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2/6/2012 9:03:00 AM
Wagner's Götterdämmerung screens in Sedona
Texas tenor Jay Hunter Morris reflects on his role
Deborah Voigt reteams with Jay Hunter Morris in Wagner's opera Götterdämmerung.
Deborah Voigt reteams with Jay Hunter Morris in Wagner's opera Götterdämmerung.

The Met: Live in HD continues at the Sedona Performing Arts Center 10 a.m. Saturday, Feb. 11, with Richard Wagner's epic opera Götterdämmerung starring the most important names in opera today. The Sedona performance of The Met: Live in HD is made possible by support from Dr. Ronald Krug.

Wrapping up Wagner's 15-hour, four-part Ring des Nibelungen, the Twilight of the Gods presents the betrayal and death of the lovers Siegfried and Brünnhilde, the latter dying in the famous Immolation Scene which depicts the destruction of Valhalla, the fall of the gods, and the return of the ring to the Rhinemaidens, ending this immense musical work. Deborah Voigt and Jay Hunter Morris again sing the roles of the lovers Brünnhilde and Siegfired. Eric Owens is Alberich, Hans-Peter König is Hagen and noted soprano Waltraud Meier appears as Waltraute. The Met's Principal Guest Conductor Fabio Luisi is on the podium.

In a recent interview with Texas Tenor Jay Hunter Morris and The Met's Charles Sheek, Morris reflects on his role as Siegfried.

Siegfried is notorious as one of the hardest roles for a tenor. What are the musical challenges?

"You know, all that talk about the toughest tenor part in the world-I don't really think that way. Once the curtain goes up and the lights come on, it's about telling a story. But in all honesty, on a scale from 1 to 10 Siegfried is a 10 and Götterdämmerung is a 9. They're both very long evenings with a big orchestra and a lot of big moments. For me the challenge is to sing with my most beautiful sound and to not get knocked off balance by the intensity of the drama."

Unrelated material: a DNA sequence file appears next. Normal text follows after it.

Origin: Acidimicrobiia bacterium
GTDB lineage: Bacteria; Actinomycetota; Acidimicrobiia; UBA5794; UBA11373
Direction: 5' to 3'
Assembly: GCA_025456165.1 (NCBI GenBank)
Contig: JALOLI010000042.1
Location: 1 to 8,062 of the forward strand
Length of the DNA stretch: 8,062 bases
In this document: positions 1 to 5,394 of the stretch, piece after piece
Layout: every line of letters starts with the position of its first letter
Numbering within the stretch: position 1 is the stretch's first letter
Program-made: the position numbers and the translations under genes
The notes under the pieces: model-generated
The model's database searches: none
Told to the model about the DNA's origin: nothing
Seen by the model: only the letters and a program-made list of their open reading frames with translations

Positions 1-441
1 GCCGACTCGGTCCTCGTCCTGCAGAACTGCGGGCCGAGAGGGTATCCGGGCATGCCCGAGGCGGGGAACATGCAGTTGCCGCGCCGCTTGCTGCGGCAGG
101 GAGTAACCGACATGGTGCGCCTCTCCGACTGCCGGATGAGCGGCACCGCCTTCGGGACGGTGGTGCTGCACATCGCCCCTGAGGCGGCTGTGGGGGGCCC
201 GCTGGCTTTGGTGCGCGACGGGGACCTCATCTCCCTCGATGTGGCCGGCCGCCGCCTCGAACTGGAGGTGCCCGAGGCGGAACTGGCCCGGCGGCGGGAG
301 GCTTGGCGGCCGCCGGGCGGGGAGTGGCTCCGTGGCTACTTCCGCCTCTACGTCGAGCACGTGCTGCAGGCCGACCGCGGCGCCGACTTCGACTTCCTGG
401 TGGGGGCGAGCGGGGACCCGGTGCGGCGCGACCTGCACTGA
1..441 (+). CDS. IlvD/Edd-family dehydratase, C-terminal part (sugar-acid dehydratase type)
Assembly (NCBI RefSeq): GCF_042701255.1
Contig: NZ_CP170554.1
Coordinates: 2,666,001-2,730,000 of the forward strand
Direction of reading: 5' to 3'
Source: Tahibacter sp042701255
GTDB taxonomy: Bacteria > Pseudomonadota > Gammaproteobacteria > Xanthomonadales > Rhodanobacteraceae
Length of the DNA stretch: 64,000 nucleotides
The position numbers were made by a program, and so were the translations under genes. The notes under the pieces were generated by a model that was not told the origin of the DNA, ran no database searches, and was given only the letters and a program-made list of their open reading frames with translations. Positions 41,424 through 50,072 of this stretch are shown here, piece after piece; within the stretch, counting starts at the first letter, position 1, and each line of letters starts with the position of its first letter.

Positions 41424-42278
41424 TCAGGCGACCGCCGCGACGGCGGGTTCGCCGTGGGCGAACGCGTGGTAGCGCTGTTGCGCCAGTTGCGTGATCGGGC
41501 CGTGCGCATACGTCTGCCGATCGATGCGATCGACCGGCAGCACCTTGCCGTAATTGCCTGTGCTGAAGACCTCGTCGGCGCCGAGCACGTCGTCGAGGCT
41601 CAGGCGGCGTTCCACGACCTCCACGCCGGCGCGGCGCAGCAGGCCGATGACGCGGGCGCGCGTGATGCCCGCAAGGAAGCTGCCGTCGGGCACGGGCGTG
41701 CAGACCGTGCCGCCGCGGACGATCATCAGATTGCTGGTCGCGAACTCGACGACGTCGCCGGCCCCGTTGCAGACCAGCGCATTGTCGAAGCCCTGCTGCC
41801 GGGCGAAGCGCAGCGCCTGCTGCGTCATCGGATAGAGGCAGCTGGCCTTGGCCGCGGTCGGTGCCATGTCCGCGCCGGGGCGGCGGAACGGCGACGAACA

How have you been preparing for this final step on your Ring journey?

"I've been working on the Ring a lot for the past three years, beginning in 2009 in Seattle as a cover and then in LA and San Francisco, where I sang Siegfried for the first time. So I feel confident about Götterdämmerung. I've spent a lot of time thinking about what is important and what part of the story you want to focus on."

How do you see the character developing from one opera to the next?

"A significant amount of time passes between the end of Siegfried and the beginning of Götterdämmerung. Brünnhilde finally says, Okay, I've taught you everything and I understand that you have to go out and see the rest of the world. He is eager to go and see what's out there. After he leaves Brünnhilde, everyone always talks about his betrayal and how he has forgotten her and their love, but the truth is that he was drugged! I feel like Siegfried's innocence is still intact because he is not a willing participant in that betrayal. That's why his death scene is so poignant for me. Those few minutes are my favorite part of the Ring. It was the first thing that I learned when it came time to get serious about studying the role. It is so beautiful and so heartbreaking. He suddenly realizes what has happened, how Brünnhilde has been hurt, and how wonderful their relationship had once been. I want to try and keep some part of his innocence throughout Götterdämmerung."

You'll be reuniting with Deborah Voigt. Tell me about working with her.